What is actually the meaning of anti-aging therapies? Are we treating a disease of aging or aging itself? Do we aim at becoming physiologically younger or just feeling younger? Could prevention of the chronic diseases of aging, or reducing the risk of such diseases be considered as an anti-aging intervention? I guess there is no straightforward answer, and certainly there is no consensus over these issues. Scientists would say that we have not reached a state of knowledge that could be implemented into arresting the aging process, but the most we can do is just to slow down certain domains of aging. How should we measure anti-aging effects? One way might involve a serial follow-up of telomere length, which negatively correlates with age [4]. Any intervention which slows the telomere shortening over time may be considered as an anti-aging approach. For example, better adherence to the Mediterranean diet among the Nurses' Health Study participants was associated with greater telomere length [5]. However, there is probably no correlation in regard to telomere length and menopauseper seor the use of hormone therapy [4]. Needless to say, many are doing business and making profit from the advertisement and practice of various anti-aging interventions. A web search for the term 'anti-aging' yields tons of citations which are impossible to track or summarize, though I liked one recent article that highlighted the principal problematic issues associated with the concept of anti-aging [6].

Do we have enough good-quality clinical data to support any alleged anti-aging properties of estrogen in menopausal women? Strangely enough, but perhaps not, a PubMed search for such clinical information yields only 49 hits, of which many are irrelevant to the current discussion. The most popular item among those publications relates to potential rejuvenation of the skin by estrogen. This actually means that the well-proven and important anti-fracture, anti-atherosclerosis and possibly neuroprotective properties of estrogen are covered by the medical community within the context of preventive medicine rather than within the framework of anti-aging. In conclusion, the disputed issue of anti-aging therapies cannot be resolved at this stage. Nevertheless, I thought it deserves aMenopause Livecommentary, being a real life issue that cannot and should not be ignored by menopause specialists because of its popularity and use among postmenopausal women.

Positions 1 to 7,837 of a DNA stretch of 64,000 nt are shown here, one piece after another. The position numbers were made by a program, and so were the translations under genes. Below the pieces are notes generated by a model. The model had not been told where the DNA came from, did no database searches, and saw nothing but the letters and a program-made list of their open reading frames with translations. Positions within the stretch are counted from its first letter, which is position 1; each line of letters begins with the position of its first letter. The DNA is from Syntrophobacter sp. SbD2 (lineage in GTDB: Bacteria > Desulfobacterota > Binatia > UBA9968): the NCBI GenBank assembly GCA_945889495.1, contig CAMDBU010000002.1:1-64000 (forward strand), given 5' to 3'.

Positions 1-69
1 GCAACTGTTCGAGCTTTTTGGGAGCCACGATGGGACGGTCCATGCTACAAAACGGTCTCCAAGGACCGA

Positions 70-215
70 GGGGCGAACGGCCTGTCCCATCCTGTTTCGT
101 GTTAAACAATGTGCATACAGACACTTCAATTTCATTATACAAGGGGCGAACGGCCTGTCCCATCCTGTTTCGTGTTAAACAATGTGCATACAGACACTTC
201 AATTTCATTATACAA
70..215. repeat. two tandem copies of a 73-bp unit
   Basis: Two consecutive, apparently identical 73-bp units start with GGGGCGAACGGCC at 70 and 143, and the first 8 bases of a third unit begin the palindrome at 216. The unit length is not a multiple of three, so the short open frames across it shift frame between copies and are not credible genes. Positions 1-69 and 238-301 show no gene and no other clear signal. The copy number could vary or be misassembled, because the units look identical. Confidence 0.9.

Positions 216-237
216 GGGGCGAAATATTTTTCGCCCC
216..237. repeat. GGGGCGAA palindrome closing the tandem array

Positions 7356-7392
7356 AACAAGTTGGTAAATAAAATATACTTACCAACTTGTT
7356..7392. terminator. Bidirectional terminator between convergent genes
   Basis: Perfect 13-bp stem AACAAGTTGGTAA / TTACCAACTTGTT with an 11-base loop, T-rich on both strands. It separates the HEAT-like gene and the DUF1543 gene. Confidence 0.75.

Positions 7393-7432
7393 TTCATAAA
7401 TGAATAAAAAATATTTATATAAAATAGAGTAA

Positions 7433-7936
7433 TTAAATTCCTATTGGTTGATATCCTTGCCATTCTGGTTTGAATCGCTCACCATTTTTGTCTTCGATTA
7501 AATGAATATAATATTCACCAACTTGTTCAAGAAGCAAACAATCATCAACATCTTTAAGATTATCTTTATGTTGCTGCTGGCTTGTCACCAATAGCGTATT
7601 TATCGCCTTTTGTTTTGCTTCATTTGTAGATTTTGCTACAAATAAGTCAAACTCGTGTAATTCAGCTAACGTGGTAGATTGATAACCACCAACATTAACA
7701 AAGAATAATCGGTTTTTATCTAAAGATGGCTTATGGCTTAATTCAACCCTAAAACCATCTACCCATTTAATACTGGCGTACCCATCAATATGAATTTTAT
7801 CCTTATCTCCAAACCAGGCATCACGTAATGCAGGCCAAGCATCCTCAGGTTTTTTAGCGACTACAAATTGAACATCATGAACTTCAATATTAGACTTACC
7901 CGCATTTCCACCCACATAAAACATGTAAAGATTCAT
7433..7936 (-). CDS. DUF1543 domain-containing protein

Amos Pines

Sackler School of Medicine, Tel-Aviv University, Tel-Aviv, Israel

References

1. Samaras N, Papadopoulou MA, Samaras D, Ongaro F. Off-label use of hormones as an antiaging strategy: a review. Clin Interv Aging 2014;9:1175-86
http://www.ncbi.nlm.nih.gov/pubmed/25092967
2. Brüssow H. What is health? Microb Biotechnol 2013;6:341-8
http://www.ncbi.nlm.nih.gov/pubmed/23647782
3. Sun Q, Townsend MK, Okereke OI, et al. Adiposity and weight change in mid-life in relation to healthy survival after age 70 in women: prospective cohort study. BMJ 2009;339:b3796
http://www.ncbi.nlm.nih.gov/pubmed/19789407
4. Pines A. Telomere length and telomerase activity in the context of menopause. Climacteric 2013;16:629-31
http://www.ncbi.nlm.nih.gov/pubmed/23808382
5. Crous-Bou M, Fung TT, Prescott J, et al. Mediterranean diet and telomere length in Nurses’ Health Study: population based cohort study. BMJ 2014;349:g6674
http://www.ncbi.nlm.nih.gov/pubmed/25467028
6.https://www.fightaging.org/archives/2002/11/what-is-antiaging.php